Because of the inn’s isolation and the intensity of Dartmoor’s winters, those who died in the winter couldn’t be buried. The closest parish church at Lydford is many miles away, and bodies couldn't be transported because of the heavy snow on the lych roads (or funeral roads).To combat this problem, people would salt their corpses and put them in boxes to preserve them for the winter. Though this seems like an ancient practice, just a few years ago, a woman’s husband died and she put the body in a freezing outbuilding because the helicopter couldn't land in the storm to transport him to the morgue.

The barwoman continued to speak of her own experiences with Dartmoor winters and crafted a narrative of the place that brought the inn’s history into the modern day. Though the Warren House Inn had a history that was not as heavily advertised as its famous fire, it was a place with a warm atmosphere that encouraged imagination and discovery. I would highly suggest this inn if you’re looking for a cozy area to learn some local lore.

Warren House Inn Bar

The Highwayman Inn

Highwayman Entrance

One of the top tourist spots, the Highwayman Inn has an eccentric style and rich history that’s made it famous. While researching, I was struck by how unabashed they were in the advertising of their myths – they even had a “Hauntings” tab on their homepage.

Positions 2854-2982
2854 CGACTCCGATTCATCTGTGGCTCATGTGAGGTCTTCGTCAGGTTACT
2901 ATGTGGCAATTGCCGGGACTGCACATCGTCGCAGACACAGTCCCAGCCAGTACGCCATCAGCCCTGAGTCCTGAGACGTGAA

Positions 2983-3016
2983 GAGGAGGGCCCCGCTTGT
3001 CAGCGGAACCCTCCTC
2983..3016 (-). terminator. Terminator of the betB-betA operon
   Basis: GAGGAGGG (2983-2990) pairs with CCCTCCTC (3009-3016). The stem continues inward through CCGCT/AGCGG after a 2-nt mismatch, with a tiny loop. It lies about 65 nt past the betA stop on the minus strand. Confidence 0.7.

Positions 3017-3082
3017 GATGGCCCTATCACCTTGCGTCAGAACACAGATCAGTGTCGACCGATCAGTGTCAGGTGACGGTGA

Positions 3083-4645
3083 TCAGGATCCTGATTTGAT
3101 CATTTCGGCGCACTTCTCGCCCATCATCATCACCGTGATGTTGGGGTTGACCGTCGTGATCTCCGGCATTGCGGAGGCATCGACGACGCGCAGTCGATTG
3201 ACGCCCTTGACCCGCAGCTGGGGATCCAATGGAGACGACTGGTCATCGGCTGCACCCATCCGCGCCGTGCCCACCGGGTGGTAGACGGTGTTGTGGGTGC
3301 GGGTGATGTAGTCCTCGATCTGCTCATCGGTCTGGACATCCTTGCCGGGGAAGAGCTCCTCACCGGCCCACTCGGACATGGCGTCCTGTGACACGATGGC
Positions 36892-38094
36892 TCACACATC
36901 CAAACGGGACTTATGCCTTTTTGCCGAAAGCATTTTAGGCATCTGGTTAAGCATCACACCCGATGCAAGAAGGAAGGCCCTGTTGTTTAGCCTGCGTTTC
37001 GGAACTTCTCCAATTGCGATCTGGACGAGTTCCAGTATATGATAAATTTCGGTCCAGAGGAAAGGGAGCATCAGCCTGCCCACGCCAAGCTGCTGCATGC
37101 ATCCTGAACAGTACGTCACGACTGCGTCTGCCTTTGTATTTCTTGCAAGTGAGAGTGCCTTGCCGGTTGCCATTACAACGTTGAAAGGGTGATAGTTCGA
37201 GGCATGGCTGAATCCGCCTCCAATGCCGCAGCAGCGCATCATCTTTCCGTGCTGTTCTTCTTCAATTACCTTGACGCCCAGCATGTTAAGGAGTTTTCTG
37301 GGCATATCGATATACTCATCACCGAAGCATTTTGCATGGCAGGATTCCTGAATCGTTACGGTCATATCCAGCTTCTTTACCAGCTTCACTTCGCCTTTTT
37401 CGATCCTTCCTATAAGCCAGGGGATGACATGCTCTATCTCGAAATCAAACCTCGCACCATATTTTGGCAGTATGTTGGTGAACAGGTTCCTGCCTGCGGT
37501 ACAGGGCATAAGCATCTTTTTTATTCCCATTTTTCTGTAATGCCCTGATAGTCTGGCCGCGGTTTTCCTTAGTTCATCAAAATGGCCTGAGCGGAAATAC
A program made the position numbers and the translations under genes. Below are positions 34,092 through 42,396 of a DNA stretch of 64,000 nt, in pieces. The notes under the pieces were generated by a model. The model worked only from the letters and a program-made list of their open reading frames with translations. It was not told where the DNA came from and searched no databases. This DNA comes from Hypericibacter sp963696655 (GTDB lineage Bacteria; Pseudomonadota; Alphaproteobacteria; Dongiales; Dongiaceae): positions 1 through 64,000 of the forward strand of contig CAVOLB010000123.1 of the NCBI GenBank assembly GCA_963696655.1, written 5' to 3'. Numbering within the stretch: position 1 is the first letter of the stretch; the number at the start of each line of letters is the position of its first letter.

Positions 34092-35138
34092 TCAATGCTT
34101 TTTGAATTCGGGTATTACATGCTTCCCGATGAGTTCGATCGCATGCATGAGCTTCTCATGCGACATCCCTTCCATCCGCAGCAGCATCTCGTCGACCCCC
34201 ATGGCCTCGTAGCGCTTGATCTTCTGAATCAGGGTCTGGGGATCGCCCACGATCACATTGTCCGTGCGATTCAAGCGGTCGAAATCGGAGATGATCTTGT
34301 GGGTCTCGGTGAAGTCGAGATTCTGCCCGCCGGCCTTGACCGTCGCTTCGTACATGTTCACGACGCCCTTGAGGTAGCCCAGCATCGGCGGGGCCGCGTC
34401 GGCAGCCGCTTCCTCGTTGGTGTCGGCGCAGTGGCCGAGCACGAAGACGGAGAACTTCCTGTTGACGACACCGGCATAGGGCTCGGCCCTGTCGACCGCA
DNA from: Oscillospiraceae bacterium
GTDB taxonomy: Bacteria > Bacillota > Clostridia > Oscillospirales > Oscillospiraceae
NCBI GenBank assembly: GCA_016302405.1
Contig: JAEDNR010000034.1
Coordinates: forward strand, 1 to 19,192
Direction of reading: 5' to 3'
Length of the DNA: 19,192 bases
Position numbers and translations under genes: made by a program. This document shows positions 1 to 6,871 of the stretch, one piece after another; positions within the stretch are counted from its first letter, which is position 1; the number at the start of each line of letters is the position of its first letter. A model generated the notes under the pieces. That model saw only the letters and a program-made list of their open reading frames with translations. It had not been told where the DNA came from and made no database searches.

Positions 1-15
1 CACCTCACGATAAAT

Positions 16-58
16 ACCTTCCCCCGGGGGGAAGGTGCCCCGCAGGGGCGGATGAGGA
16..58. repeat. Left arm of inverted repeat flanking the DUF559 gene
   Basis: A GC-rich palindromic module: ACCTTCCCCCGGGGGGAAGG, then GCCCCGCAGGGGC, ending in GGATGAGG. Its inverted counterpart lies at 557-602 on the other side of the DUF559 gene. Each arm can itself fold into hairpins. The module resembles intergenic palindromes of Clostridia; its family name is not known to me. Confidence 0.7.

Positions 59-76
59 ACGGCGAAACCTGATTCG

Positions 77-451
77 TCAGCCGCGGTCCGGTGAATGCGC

Built in 1282, the inn was called “The New Inn” until 1959, when John Buster Jones bought the house and remodeled it to what it is today. Jones famously added the Galleon Bar with the door from the Diane, a ship that was lost in the Artic and had 13 passengers die. The Galleon Bar is not the most haunted area of the inn, and people claim to most often see a ship captain and mariners wandering through the pub.

Highwayman Inn Diana

Driving up to the inn is an event in itself. With garish decoration, large wooden cut-outs, and a portion of the building painted like a carriage, the inn stands out among the otherwise simple setting. 

The garishness continued to multiply as we went inside. The Galleon Bar has been converted to look like the inside of a ship and has many little souvenirs that reflect this nautical inspiration. Beyond the pub, every corner of the inn was stuffed with odd and interesting items: small plastic fairies, a sarcophagus, even a bull doll dressed in a full suit of armor. A barwomen even offered to read tarot cards next to a light-up tree. 

This was a place that wore its legends on its sleeves, one that was actively playing up its strangeness to give all customers what they wanted, and though I didn’t always understand how all the items fit together, I had so much fun experiencing the overwhelming nature of the inn.

Highwayman Inn Bar Photo


Text © Emily Daluga, Photos © Alex Kirshy and Emily Daluga


Works Cited

Cornforth, David. “The Well House – Cathedral Close.” Exeter Memories. 2012. Web. 23 March 2016.

“The Highwayman Inn.” The Highwayman Inn. Web. 20 April 2016.

Jones, Richard. “The Highwayman: The West Country’s Most Haunted Inn.” Haunted Britain and Ireland. 2011. Web. 20 April 2016.

“A Short History of the Warren House Inn.” The Warren House Inn. Web. 20 April 2016.

“The Wells House Tavern.” aBode Exeter. Brownsword Hotels. Web. 24 March 2016.